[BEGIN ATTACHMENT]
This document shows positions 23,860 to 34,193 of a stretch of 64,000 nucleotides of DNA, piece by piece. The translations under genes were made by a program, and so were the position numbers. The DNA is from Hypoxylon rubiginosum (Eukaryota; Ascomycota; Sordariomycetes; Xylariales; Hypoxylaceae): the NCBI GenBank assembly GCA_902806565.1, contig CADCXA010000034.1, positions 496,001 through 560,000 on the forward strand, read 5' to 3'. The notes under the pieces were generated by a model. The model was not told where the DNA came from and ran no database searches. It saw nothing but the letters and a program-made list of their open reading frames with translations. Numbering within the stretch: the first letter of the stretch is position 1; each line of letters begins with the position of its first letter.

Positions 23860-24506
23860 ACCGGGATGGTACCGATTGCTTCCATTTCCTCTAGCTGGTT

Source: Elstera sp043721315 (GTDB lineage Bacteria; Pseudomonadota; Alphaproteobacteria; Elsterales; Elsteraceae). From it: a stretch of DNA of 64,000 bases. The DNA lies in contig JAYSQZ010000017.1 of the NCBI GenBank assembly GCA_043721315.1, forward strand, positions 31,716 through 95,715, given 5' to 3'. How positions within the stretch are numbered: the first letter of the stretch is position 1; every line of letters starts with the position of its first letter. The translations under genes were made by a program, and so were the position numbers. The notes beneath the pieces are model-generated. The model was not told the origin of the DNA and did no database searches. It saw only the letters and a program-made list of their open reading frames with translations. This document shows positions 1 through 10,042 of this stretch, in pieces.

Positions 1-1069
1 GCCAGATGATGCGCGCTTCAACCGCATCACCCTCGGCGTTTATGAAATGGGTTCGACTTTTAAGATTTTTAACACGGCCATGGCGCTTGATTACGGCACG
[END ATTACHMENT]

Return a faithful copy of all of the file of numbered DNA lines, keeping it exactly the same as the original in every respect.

This document shows positions 23,860 to 34,193 of a stretch of 64,000 nucleotides of DNA, piece by piece. The translations under genes were made by a program, and so were the position numbers. The DNA is from Hypoxylon rubiginosum (Eukaryota; Ascomycota; Sordariomycetes; Xylariales; Hypoxylaceae): the NCBI GenBank assembly GCA_902806565.1, contig CADCXA010000034.1, positions 496,001 through 560,000 on the forward strand, read 5' to 3'. The notes under the pieces were generated by a model. The model was not told where the DNA came from and ran no database searches. It saw nothing but the letters and a program-made list of their open reading frames with translations. Numbering within the stretch: the first letter of the stretch is position 1; each line of letters begins with the position of its first letter.

Positions 23860-24506
23860 ACCGGGATGGTACCGATTGCTTCCATTTCCTCTAGCTGGTT

Source: Elstera sp043721315 (GTDB lineage Bacteria; Pseudomonadota; Alphaproteobacteria; Elsterales; Elsteraceae). From it: a stretch of DNA of 64,000 bases. The DNA lies in contig JAYSQZ010000017.1 of the NCBI GenBank assembly GCA_043721315.1, forward strand, positions 31,716 through 95,715, given 5' to 3'. How positions within the stretch are numbered: the first letter of the stretch is position 1; every line of letters starts with the position of its first letter. The translations under genes were made by a program, and so were the position numbers. The notes beneath the pieces are model-generated. The model was not told the origin of the DNA and did no database searches. It saw only the letters and a program-made list of their open reading frames with translations. This document shows positions 1 through 10,042 of this stretch, in pieces.

Positions 1-1069
1 GCCAGATGATGCGCGCTTCAACCGCATCACCCTCGGCGTTTATGAAATGGGTTCGACTTTTAAGATTTTTAACACGGCCATGGCGCTTGATTACGGCACG